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12-16-2008, 03:11 PM   #16
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QuoteOriginally posted by jeremy_c Quote
The EXIF information should be intact, you can easily see it was indeed +1EV. I *have* to shoot +1EV on almost all shots w/the 18-55. It will be very dark with out it. This is not alledged, this is fact. I may not understand some other aspects before they were explained here, but I do know that *any* shot I take with the 18-55 is very dark. I always have to add +1EV to make it even close to normal. Indoors, outside, a book, a sky, anything I've ever shot with it needed +1EV. Others as well have said the 18-55 is dark, some have had to add +0.7EV. I don't think anyone said they need the +1EV that I do, but a few have the exact problem I do with the 18-55.

Is it consistent? Shoot a white wall or some such and change aperture values.
Lenses do have a chip and I suspect some feed certain parameters to the camera body. Maybe there is a "fudge factor" built into the lens to change the metering value. If your camera is slightly out of spec as to the meter baseline the fudge factor would shift it even more than intended. My guess of course. Check consistency using RAW and the histogram to rule out aperture problems. Send both to Pentax for calibration. A white wall should have a histogram peak at 110 in RGB space. This is slightly left of dead center. Pentax cameras can hit somewhere from the first quadrant line to 1/2 between second quadrant.
My k200 hits 110. My D hits 90..............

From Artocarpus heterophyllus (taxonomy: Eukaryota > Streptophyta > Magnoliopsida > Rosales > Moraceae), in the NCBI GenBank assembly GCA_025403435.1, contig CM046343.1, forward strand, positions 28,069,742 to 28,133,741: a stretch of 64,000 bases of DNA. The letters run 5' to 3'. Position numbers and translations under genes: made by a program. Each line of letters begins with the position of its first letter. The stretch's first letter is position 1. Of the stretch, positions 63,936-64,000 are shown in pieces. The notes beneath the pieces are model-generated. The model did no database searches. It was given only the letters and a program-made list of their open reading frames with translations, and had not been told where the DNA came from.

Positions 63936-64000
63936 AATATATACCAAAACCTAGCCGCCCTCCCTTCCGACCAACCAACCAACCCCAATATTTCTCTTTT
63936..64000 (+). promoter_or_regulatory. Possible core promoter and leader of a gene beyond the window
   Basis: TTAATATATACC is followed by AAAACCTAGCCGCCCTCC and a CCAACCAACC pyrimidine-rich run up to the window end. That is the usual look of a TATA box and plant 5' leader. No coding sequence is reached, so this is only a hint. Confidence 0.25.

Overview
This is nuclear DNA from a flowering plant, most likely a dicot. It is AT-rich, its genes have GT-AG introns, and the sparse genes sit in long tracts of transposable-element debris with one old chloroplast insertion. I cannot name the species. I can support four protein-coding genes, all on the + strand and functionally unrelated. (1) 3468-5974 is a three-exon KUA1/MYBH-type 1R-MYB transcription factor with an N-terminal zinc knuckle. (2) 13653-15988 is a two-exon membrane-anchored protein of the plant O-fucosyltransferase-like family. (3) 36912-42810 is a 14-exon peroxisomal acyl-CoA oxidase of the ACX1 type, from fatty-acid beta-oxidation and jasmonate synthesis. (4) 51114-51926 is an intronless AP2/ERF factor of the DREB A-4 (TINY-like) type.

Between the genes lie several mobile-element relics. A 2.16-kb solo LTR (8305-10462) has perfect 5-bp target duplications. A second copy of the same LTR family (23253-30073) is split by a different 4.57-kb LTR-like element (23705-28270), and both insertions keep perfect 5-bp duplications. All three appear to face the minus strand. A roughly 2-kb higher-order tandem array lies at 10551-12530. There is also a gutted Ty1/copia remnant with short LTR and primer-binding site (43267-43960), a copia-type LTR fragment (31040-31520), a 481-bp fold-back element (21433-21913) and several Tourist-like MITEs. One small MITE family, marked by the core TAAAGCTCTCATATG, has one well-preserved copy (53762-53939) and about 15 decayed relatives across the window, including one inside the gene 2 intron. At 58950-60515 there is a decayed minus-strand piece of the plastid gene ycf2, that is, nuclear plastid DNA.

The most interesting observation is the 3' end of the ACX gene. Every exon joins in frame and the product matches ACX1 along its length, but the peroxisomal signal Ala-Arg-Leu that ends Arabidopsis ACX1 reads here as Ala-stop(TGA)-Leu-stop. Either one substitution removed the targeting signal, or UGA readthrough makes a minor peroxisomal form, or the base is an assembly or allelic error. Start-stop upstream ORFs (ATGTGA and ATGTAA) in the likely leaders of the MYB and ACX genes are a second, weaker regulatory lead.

12-16-2008, 05:11 PM   #17
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QuoteOriginally posted by jeremy_c Quote
The EXIF information should be intact, you can easily see it was indeed +1EV.
Indeed, but I can also see from the EXIF that this was shot using spot metering. And perhaps the spot was on an area with light text. It's just too hard to tell from that one sample ifthere is 8actually* a problem here. All I can say is that at first glance, it's strange enough to be worth investigating further. But if you're going to do so - and I think you should - it's important to understand how to do so properly, so other variables (like spot metering here) don't throw off the results.

I do know that *any* shot I take with the 18-55 is very dark.
It is indeed possible your lens or camera is defective. but if you're looking for validation of this claim, you really to post some well-controlled test results. Shoot at something *other* than maximum aperture so you're not simply seeing the effect of over-optimistic maximum aperture, use center-weighted metering or multi-segment metering on a subject that has a very clear range of "correct" values (eg, not one with bright highlights or high contrast or anything like that).

As it is, I simply don't see any reason not to assume user error. And I don't mean anything personal by this: I would say exactly the same to anyone who presented with the same evidence you have. It's just not very conclusive. Maybe there's a problem, maybe not - it's impossible to tell for sure based on what you've posted thus far.

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